Subject(s)
Angiotensin Receptor Antagonists/therapeutic use , Angiotensin-Converting Enzyme Inhibitors/therapeutic use , COVID-19/therapy , Hospitalization , Age Factors , Aged , Aged, 80 and over , COVID-19/diagnosis , COVID-19/mortality , Female , Hospital Mortality , Humans , Italy , Male , Middle Aged , Protective Factors , Registries , Retrospective Studies , Risk Assessment , Risk Factors , Time Factors , Treatment Outcome
14.
J Am Coll Cardiol ; 76(18): 2043-2055, 2020 11 03.
Article in English | MEDLINE | ID: covidwho-887081

ABSTRACT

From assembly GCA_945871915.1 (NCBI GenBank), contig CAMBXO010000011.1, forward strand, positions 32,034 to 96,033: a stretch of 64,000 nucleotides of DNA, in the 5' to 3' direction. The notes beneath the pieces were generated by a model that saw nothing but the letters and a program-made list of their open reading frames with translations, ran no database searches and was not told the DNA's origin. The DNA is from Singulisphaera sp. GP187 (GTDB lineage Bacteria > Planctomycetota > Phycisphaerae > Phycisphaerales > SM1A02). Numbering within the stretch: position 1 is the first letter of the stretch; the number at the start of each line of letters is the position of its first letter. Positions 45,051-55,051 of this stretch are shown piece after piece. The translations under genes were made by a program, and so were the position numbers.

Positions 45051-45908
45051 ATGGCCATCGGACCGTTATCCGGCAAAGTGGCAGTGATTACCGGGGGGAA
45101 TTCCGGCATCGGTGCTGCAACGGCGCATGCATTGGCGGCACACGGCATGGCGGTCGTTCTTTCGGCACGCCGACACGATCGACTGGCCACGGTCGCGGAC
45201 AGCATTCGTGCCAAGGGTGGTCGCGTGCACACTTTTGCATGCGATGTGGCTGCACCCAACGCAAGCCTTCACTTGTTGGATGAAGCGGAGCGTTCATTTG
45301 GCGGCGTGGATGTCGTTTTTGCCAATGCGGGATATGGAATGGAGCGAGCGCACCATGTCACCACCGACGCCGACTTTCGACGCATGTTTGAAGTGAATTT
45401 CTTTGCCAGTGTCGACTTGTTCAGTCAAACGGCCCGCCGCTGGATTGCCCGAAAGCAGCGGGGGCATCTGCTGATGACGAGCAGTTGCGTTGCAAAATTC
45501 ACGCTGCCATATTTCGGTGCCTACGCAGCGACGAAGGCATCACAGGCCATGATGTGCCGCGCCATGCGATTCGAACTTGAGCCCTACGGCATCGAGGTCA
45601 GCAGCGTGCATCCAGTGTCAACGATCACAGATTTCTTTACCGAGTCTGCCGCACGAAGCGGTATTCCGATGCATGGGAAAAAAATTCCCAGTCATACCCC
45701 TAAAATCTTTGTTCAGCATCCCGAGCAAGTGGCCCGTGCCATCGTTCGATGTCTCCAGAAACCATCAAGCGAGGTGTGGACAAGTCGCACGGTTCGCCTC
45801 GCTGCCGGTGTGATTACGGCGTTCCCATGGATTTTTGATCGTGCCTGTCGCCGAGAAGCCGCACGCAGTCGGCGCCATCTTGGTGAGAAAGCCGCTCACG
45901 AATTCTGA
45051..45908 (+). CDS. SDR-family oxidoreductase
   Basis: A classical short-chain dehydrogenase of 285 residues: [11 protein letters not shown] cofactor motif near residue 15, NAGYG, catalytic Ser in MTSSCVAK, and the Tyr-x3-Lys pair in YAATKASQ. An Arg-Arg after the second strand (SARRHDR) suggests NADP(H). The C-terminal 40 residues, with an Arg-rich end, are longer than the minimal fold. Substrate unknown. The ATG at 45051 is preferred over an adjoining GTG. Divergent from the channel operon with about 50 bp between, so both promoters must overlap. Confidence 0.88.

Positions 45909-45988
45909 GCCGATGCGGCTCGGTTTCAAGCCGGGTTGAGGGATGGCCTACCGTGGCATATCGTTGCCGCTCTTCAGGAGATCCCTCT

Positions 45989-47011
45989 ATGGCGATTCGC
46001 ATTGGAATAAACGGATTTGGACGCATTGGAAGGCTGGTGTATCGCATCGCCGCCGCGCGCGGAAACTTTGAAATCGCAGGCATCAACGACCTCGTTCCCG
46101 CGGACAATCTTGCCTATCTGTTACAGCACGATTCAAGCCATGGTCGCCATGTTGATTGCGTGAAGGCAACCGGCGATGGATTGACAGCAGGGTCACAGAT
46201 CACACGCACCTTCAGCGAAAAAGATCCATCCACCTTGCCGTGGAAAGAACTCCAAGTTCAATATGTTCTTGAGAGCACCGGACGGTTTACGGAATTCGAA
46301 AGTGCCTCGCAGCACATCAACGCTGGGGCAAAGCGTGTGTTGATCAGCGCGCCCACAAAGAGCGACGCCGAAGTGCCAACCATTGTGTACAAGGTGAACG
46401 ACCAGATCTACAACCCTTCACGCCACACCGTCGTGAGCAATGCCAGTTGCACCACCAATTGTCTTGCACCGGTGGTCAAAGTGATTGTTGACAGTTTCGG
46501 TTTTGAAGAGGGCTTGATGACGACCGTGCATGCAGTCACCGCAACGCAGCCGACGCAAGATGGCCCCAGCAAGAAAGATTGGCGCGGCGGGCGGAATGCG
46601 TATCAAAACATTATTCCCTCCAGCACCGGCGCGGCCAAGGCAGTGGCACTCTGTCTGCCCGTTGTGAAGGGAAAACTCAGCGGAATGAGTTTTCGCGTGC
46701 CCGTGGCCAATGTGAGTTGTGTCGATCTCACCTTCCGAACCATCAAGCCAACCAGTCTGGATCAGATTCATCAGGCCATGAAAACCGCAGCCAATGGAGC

BACKGROUND: Myocardial injury is frequent among patients hospitalized with coronavirus disease-2019 (COVID-19) and is associated with a poor prognosis. However, the mechanisms of myocardial injury remain unclear and prior studies have not reported cardiovascular imaging data. OBJECTIVES: This study sought to characterize the echocardiographic abnormalities associated with myocardial injury and their prognostic impact in patients with COVID-19. METHODS: We conducted an international, multicenter cohort study including 7 hospitals in New York City and Milan of hospitalized patients with laboratory-confirmed COVID-19 who had undergone transthoracic echocardiographic (TTE) and electrocardiographic evaluation during their index hospitalization. Myocardial injury was defined as any elevation in cardiac troponin at the time of clinical presentation or during the hospitalization. RESULTS: A total of 305 patients were included. Mean age was 63 years and 205 patients (67.2%) were male. Overall, myocardial injury was observed in 190 patients (62.3%). Compared with patients without myocardial injury, those with myocardial injury had more electrocardiographic abnormalities, higher inflammatory biomarkers and an increased prevalence of major echocardiographic abnormalities that included left ventricular wall motion abnormalities, global left ventricular dysfunction, left ventricular diastolic dysfunction grade II or III, right ventricular dysfunction and pericardial effusions. Rates of in-hospital mortality were 5.2%, 18.6%, and 31.7% in patients without myocardial injury, with myocardial injury without TTE abnormalities, and with myocardial injury and TTE abnormalities. Following multivariable adjustment, myocardial injury with TTE abnormalities was associated with higher risk of death but not myocardial injury without TTE abnormalities. CONCLUSIONS: Among patients with COVID-19 who underwent TTE, cardiac structural abnormalities were present in nearly two-thirds of patients with myocardial injury. Myocardial injury was associated with increased in-hospital mortality particularly if echocardiographic abnormalities were present.